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Kansas State keeps on rolling

AP
Kansas State quarterback Collin Klein looks to throw during the first half against Iowa State on Saturday, Oct. 13, 2012, in Ames, Iowa. (AP)

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By The Associated Press

Published: Sunday, Oct. 14, 2012, 6:38 p.m.

AMES, Iowa — This weekend's matchup of Kansas State and West Virginia was supposed to break the tie atop the Big 12.

There's no doubt who leads the league now.

No. 4 Kansas State (6-0, 3-0) emerged from Saturday's 27-21 win over Iowa State (4-2, 1-2) as the Big 12's only unbeaten team — both overall and in the conference.

Although the Wildcats would lose their grip on the league lead with a loss at No. 17 West Virginia — which is no doubt smarting after the 49-14 shellacking by Texas Tech on Saturday — they woke up Sunday as the unquestioned class of the conference.

Just don't tell coach Bill Snyder that.

“I'd like for us to have played better than we did across the board,” he said. “There were times we played extremely well ... but, by the same token, we still had some issues.”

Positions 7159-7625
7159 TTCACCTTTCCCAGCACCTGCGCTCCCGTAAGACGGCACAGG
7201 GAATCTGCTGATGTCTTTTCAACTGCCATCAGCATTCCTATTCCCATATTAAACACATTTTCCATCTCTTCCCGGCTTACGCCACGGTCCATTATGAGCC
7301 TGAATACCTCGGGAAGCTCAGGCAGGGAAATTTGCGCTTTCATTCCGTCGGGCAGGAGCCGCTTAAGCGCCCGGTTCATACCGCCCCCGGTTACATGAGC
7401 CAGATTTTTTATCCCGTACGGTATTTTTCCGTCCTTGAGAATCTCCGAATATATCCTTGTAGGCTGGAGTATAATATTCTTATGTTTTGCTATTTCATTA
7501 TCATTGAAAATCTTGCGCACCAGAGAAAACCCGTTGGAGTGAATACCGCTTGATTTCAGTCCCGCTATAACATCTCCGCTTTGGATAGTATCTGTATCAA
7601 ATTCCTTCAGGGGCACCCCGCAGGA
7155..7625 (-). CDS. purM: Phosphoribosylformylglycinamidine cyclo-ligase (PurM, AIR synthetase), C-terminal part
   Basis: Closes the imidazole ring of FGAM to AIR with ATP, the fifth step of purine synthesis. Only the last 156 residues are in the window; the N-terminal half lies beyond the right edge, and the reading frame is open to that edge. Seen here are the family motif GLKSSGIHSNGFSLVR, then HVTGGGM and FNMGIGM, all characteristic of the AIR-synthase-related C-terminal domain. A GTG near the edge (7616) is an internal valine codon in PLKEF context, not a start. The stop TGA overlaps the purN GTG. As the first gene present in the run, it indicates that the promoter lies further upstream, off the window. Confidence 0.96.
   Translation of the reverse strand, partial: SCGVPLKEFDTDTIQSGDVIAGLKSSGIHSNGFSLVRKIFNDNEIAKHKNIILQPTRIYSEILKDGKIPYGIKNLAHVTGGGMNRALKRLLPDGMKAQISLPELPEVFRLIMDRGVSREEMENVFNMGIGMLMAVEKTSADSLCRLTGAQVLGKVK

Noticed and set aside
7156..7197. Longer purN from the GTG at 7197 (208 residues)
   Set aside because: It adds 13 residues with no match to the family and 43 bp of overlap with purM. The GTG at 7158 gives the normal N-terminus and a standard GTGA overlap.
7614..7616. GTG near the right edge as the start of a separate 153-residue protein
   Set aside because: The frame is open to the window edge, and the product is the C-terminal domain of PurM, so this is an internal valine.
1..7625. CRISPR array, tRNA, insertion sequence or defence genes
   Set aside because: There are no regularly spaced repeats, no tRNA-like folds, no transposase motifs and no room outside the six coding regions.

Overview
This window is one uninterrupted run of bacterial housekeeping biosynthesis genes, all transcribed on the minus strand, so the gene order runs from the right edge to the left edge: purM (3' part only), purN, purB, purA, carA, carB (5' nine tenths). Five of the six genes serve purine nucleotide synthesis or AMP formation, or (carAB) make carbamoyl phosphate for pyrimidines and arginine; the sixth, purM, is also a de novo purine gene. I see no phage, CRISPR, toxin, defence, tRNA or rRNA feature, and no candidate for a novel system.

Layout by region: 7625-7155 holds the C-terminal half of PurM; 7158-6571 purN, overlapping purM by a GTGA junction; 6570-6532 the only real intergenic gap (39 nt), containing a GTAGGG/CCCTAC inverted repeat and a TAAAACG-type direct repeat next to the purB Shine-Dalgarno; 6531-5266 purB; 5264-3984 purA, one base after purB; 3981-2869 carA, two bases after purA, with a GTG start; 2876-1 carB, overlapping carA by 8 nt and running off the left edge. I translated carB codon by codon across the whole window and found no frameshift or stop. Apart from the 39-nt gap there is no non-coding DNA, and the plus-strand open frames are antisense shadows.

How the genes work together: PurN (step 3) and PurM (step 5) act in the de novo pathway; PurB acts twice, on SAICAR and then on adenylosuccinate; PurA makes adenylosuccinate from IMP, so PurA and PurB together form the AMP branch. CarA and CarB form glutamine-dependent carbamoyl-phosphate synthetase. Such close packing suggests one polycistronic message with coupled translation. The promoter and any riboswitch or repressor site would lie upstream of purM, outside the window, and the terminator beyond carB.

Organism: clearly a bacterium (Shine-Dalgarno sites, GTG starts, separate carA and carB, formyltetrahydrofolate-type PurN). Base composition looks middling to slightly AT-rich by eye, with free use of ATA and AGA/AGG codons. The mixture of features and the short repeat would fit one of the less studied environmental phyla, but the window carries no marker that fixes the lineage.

Kansas State's winning formula has been simple: Play sound, disciplined defense, and let Collin Klein handle the offense.

Klein was brilliant again Saturday, posting 292 total yards and three rushing TDs against an Iowa State defense that entered the weekend ranked third in the Big 12, allowing fewer than 16 points per game.

Klein converted a series of crucial third downs on a key drive in the fourth quarter. It produced a field goal and, more importantly, ate up more than eight minutes when the Cyclones desperately needed to make something happen on offense.

Klein also responded with a quick touchdown drive after Iowa State seized momentum with a 30-yard TD pass from Jared Barnett to Ernst Brun late in the first half.

“He's an All-American in my book. He doesn't get the attention because he's not as flashy and doesn't put up the gaudy numbers that some of the other college football players do,” Iowa State coach Paul Rhoads said of Klein. “But he has a 6-0 football team that is ranked in the top five in the country.”

Perhaps the most troubling problem for Snyder was penalties. Kansas State had just nine all season, but it committed nine more in Ames.

“It was tremendously out of character for us,” he said. “We had been the least penalized team in the country, and now we look like the most penalized team in the country. That's a matter of discipline.”

But given how well the Wildcats are playing, Snyder likely was resorting to nit-picking.

“They can play,” Rhoads said, “with anybody in the country.”

 

 
 


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